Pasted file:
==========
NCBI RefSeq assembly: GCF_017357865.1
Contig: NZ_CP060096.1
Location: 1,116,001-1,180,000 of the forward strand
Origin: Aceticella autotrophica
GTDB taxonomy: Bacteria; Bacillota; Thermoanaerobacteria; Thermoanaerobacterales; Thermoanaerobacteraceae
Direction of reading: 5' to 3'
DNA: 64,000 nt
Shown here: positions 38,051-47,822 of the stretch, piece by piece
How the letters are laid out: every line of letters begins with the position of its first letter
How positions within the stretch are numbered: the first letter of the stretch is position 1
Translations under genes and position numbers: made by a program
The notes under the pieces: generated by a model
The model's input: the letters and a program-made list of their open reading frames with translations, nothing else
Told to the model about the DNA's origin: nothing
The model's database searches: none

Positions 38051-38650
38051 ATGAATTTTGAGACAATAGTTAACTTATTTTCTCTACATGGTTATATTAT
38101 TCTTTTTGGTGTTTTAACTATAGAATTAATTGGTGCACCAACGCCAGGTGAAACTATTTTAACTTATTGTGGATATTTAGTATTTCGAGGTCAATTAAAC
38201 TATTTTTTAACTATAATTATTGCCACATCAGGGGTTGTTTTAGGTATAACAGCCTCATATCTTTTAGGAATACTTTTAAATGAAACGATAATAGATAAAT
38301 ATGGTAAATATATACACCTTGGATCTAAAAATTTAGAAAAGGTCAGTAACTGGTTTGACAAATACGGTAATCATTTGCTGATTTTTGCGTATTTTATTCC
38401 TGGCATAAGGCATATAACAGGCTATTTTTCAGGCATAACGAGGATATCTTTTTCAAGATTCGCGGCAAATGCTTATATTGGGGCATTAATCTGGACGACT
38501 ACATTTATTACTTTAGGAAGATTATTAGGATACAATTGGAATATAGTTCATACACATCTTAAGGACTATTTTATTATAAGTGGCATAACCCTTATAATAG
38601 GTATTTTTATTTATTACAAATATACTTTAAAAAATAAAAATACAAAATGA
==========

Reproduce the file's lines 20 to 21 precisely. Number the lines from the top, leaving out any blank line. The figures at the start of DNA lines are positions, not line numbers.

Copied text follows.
38301 ATGGTAAATATATACACCTTGGATCTAAAAATTTAGAAAAGGTCAGTAACTGGTTTGACAAATACGGTAATCATTTGCTGATTTTTGCGTATTTTATTCC
38401 TGGCATAAGGCATATAACAGGCTATTTTTCAGGCATAACGAGGATATCTTTTTCAAGATTCGCGGCAAATGCTTATATTGGGGCATTAATCTGGACGACT